Walking down Damrak to Dam Square, is like going back in time. For centuries, merchants from all over the world entered the city this way: Amsterdam has been a trading city since the 17th century, a place where goods from every corner on the globe were offered and sold.
Imagine that you were a captain in the 17th century. And that, after months at sea, you had finally arrived in Amsterdam. With your ship packed with valuables, anchored on ’t IJ (where Central Station is now), you would sail into the city on a smaller boat. Halt! Your sailors want to get off. At the corner (at Pancakes Amsterdam), they leave for the pub to spend the money they earned. They’re probably going to have fun after months on a ship. Do you see that building further on with the words ‘De Cost Gaet Voor de Baet Uyt’? That is the trade office where you had to tell that you wanted to enter the city. After that, you would have to pay taxes in the white building next door (de Heffer). When that was done, you were free to go on to Dam Square, the absolute centre of the city. There would be hundreds of people in the square: traders, the regents who ruled the city from the colossal town hall (now the Royal Palace) and many ordinary people who would be curious to learn about your voyage and all you had brought.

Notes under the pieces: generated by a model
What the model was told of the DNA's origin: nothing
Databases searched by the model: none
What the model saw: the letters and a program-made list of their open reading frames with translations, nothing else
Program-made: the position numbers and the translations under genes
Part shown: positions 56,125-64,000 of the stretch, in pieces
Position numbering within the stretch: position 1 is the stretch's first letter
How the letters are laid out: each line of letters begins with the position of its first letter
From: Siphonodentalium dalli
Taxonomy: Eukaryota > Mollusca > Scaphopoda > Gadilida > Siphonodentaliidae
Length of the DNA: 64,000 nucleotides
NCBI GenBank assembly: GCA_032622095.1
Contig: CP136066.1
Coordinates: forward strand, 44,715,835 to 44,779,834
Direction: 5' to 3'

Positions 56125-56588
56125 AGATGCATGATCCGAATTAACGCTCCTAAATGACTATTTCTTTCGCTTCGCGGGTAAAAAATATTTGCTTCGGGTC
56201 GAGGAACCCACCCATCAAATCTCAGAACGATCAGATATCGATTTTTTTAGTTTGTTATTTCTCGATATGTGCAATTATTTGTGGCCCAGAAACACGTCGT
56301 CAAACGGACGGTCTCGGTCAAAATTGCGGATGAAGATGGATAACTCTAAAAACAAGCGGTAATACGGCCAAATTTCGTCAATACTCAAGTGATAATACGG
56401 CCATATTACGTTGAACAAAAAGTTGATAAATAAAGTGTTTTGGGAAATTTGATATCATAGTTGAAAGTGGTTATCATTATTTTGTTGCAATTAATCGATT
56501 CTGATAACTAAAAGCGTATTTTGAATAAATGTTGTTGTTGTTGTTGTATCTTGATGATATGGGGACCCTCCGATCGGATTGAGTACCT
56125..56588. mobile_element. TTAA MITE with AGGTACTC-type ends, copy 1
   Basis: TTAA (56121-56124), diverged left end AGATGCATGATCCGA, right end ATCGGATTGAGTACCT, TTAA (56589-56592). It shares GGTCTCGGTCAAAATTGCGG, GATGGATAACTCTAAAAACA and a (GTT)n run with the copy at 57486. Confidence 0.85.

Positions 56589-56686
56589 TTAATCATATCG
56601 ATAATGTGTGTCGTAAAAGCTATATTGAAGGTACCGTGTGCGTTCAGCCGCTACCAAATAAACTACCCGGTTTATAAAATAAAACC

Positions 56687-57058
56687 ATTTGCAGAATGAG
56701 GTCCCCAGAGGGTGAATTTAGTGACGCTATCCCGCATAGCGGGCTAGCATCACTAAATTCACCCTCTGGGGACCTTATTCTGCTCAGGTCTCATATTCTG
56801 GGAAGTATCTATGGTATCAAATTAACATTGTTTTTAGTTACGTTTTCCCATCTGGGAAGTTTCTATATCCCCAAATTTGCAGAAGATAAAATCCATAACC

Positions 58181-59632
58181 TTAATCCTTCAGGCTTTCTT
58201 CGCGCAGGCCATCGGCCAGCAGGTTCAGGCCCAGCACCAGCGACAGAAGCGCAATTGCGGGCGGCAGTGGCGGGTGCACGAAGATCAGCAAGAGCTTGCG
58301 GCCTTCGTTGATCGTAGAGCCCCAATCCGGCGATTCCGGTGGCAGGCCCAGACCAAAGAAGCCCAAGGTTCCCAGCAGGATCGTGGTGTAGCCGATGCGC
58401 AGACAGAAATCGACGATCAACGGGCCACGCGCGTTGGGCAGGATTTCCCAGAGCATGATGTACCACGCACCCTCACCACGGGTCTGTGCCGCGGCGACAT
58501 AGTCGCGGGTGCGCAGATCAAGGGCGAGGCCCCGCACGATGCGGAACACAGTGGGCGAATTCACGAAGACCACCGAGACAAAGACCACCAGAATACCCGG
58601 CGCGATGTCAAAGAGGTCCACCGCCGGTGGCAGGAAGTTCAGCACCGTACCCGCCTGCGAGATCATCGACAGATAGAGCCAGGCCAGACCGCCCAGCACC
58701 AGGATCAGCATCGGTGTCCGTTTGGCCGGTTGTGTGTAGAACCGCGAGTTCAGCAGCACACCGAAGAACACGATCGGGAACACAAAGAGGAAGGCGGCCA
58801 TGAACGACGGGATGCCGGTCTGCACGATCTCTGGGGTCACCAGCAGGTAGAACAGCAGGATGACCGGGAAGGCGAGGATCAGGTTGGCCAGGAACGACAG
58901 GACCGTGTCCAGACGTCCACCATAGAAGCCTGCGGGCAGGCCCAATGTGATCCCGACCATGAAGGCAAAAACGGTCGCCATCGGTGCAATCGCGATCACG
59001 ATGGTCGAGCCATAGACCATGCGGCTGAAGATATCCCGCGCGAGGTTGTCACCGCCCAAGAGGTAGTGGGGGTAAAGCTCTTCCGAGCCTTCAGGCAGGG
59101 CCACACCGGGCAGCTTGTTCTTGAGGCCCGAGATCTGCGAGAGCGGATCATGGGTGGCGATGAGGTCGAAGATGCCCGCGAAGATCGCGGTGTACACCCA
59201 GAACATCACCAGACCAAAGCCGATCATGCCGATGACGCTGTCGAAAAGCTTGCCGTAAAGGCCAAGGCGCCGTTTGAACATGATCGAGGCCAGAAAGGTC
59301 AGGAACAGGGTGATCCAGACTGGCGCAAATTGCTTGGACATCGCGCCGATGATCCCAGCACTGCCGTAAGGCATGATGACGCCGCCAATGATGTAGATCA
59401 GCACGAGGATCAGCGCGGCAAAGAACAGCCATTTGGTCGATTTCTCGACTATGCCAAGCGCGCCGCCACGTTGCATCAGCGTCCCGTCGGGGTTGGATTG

Dam Square is very impressive. Here you can see how Amsterdam developed from the old (Oudezijds, Old Side) on the left into the new (Nieuwezijds, New Side) on the right, in the 17th century.
As a 17th century captain, you wouldn’t have time to take everything in, however: you’d need to sell your goods. Through a small tunnel under Dam Square, you could sail towards the stock exchange that once stood on the corner of Rokin: a beautiful building with a large courtyard from which traders would be able to look through a small opening in the tunnel. You bring valuable things, they would say. How much would you like for it? A simple nod and everything would be sold. Trade in Amsterdam moved fast. With the deal closed, a bag full of golden coins would await you at Munttoren (Mint Tower). You’d be rich. Would you buy a house on the canals with what you earned from your long journey? Or beautiful paintings? How about a tulip bulb? These rare bulbs were worth a fortune…